Single Parents: Take Steps to Provide for Your Kids’ Future

Written by: Eldridge Blanton

In 1984, Congress issued a resolution, signed by President Reagan, establishing March 21st as National Single Parent Day: a day devoted to recognizing the dedication of single parents, who make self-sacrificial efforts to care for their children’s needs, and encouraging family members, friends, and communities to help provide an optimal environment for their children. As a single parent, you should feel proud of your efforts to nurture and care for your children. Here are a few additional things you can do to provide for your children’s future that you may not have considered.

Name a guardian. If your children’s other parent is willing and able to care for them if you become incapacitated or pass away unexpectedly, he or she will likely be given physical custody of the children and responsibility for their care. In the case of single parents, however, the other parent often may not be able or willing to take on this role. This is why it is crucial for you to name a guardian who will step into your shoes to provide day-to-day care for your children if something happens to you. If you do not name a person you trust, a court will step in to appoint someone. Because the person the court chooses to be your children’s guardian may not be the person you would have chosen, it is vitally important that you designate this person in advance. You can name a guardian in your will. Although the court will still have to appoint the guardian, the court will typically defer to your wishes.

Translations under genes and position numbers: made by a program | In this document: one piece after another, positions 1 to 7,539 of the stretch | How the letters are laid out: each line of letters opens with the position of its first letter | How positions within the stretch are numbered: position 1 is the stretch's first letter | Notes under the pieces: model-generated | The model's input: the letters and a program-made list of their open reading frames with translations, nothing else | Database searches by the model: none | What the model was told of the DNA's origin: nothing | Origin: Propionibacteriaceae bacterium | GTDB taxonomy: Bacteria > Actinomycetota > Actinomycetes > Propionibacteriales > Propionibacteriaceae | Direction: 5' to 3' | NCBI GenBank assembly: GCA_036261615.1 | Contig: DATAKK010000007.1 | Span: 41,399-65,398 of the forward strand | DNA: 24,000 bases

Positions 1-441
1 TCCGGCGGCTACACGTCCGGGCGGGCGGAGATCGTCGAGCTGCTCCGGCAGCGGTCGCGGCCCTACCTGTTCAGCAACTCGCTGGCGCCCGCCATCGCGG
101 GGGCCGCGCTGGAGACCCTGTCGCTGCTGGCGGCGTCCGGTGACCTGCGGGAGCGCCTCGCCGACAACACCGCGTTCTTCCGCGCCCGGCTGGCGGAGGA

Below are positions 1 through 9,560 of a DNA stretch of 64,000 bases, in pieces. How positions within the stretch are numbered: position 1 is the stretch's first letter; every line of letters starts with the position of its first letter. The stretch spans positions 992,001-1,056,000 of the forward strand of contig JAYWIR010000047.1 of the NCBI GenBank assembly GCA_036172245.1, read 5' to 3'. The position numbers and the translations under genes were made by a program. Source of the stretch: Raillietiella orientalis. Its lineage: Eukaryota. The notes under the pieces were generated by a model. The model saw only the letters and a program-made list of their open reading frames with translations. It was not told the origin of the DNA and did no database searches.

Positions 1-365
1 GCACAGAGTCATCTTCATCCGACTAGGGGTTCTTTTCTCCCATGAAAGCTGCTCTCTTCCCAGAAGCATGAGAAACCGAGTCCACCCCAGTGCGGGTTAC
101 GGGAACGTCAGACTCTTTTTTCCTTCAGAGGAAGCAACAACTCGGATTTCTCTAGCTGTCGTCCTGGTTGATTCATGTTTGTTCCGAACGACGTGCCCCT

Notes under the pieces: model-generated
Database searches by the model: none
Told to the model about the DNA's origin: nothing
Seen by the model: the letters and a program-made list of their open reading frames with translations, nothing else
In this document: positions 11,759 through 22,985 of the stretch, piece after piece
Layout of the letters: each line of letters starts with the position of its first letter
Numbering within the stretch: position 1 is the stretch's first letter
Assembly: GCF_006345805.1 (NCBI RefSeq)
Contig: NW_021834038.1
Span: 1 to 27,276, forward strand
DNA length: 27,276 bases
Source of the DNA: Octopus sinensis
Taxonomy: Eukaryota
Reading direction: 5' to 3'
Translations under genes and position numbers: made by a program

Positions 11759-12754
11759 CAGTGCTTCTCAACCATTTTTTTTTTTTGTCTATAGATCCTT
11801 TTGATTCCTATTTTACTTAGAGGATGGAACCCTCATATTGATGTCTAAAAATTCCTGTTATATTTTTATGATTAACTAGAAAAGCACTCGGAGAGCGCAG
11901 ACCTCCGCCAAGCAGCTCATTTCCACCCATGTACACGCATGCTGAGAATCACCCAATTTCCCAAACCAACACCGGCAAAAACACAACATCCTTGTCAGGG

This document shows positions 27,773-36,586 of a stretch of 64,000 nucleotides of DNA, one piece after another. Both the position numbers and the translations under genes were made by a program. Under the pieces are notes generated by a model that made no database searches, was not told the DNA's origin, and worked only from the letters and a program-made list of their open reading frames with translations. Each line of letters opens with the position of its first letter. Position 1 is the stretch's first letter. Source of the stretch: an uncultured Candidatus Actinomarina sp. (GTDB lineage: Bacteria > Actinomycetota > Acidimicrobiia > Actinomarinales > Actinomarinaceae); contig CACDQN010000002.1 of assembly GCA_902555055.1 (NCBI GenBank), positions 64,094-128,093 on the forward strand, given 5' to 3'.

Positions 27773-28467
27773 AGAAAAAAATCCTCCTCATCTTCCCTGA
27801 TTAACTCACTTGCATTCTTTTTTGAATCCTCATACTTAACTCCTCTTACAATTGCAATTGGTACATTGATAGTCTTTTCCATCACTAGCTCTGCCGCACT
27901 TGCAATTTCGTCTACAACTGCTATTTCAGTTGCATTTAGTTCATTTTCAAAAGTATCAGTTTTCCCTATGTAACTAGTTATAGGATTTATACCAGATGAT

In making your decision, there are a few factors to keep in mind: Does your chosen guardian share your values and parenting style? Will your chosen guardian require your children to relocate? Does your chosen guardian have the energy and stamina needed to care for your children? Do they have the time to be an involved caregiver? Do you want more than one guardian to care for multiple children, or do you prefer for the children to stay together? It is important to weigh the importance of these considerations in making your decision.

Create a custodial account. If your children are minors, you can establish a custodial account to hold an inheritance under a law called the Uniform Transfer to Minors Act. If you do not appoint the custodian, the court will appoint someone to control and manage your children’s inheritance until they reach the specified age. (A custodian will manage the funds in the account for the benefit of your children, until they reach a specified age, which can be as old as 25.) At that point, they can spend the money as they wish, which may not be optimal for a young person who is not yet mature enough to make prudent financial decisions. In addition, any present or future creditors could try to reach your children’s inheritance to satisfy their claims.

Create a trust. A trust is often preferred over a custodial account because it is more flexible and can be designed to protect the funds against your children’s future creditors and their own imprudent spending. You can name someone who is adept at handling money to manage and disburse the funds for their benefit. This can be the same person who will act as the children’s guardian, or a different person if you do not trust the guardian (e.g., an ex-spouse) to handle the money you have left to your children.